I definitely don’t think I deal with the fetishization stuff very well… I remember I walked out on a Tinder date once because he said his preference in women was Black. I mean, bro. It’s easier just to bounce and laugh with my Black friends about that kind of stuff later than it is to sit and explain to a random person why their behavior is damaging. 

On that same topic, I remember there was a point in my early 20’s where I was like, Do I give off some super hyper-sexual vibe? I always found myself with sexual partners who expected me to be some kind of freak-a-leek. I think because Black women, men too, are so over-sexualized in the media, people think that’s how it is. They don’t see the person, just an image they are projecting onto the person. It’s like, sorry to disappoint, but I’m not going to fulfill all your problematic “Black girl fantasies.”

Chyn

Speaking on “race”, I’ve seen you use the terms “Black people”, “white people” quite frequently and it’s refreshing. In Sweden, it’s almost forbidden to talk about a person’s “race”, even though it’s not like we lack racist structures here. How would you address people who say; “there’s only one race and it’s the human race”?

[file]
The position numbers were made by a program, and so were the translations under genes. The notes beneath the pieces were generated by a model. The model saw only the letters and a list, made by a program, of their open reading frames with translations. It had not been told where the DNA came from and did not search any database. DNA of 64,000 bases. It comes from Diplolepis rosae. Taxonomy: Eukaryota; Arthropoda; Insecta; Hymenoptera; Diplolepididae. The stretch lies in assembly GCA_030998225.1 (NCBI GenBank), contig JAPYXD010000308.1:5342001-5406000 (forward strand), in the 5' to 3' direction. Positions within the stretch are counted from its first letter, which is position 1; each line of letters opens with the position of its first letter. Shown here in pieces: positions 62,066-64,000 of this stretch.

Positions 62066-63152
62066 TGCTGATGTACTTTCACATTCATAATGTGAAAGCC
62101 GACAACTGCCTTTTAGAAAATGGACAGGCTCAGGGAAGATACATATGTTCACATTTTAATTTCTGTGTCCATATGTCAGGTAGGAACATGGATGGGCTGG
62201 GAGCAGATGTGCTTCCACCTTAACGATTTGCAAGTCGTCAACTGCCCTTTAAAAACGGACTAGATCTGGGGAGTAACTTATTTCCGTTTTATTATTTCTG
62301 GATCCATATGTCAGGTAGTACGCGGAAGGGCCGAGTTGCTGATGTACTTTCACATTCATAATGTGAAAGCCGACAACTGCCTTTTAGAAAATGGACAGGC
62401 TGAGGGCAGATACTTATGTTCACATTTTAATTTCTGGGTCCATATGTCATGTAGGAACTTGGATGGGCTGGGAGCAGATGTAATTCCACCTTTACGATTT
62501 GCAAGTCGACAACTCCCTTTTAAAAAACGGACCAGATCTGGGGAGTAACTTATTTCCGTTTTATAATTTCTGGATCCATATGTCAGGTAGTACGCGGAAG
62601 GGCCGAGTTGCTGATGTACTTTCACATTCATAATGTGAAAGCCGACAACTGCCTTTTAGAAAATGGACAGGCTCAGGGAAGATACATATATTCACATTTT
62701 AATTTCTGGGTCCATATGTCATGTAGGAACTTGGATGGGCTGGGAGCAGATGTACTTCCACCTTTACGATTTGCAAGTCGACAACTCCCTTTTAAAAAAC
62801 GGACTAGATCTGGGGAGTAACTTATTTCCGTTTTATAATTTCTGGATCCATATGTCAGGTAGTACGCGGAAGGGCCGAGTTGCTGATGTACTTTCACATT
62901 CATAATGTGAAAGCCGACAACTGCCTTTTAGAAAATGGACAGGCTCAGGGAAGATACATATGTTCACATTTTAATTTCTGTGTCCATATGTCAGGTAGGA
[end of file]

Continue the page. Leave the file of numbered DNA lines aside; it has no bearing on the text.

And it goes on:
Kat

I swear this whole “I don’t see color” thing, and saying “we are all one race” is a way for people to deny the existence of racism. The amount of melanin in our skin adapted to fit our respective climates, it was a part of our evolution. So yeah, we are “one human race” according to that doctrine, but we’ve been divided into sub-races by our respective skin color and features and that’s what we refer to when we speak of racism. This is the reality. And we should be as real with that reality as it is with us. When we deny someone’s race, we deny their experience, we deny their identity. Black people know we are Black people, and that is a large part of the basis of how we navigate the world— it represents both our community and our struggle. Some white people get really offended when they are called white people, and I just have to laugh. I will never cease to be amazed watching some white folks create problems out of nothing. I’ve witnessed some get truly pressed when called Karen, for example. And it’s like—so? You don’t have to stay a Karen. If only the worst thing a Black person was called was a random person’s name or a “Black person.” I think these folks need to get over it and stop creating imaginary issues and arguing over semantics and start helping to fix the problem.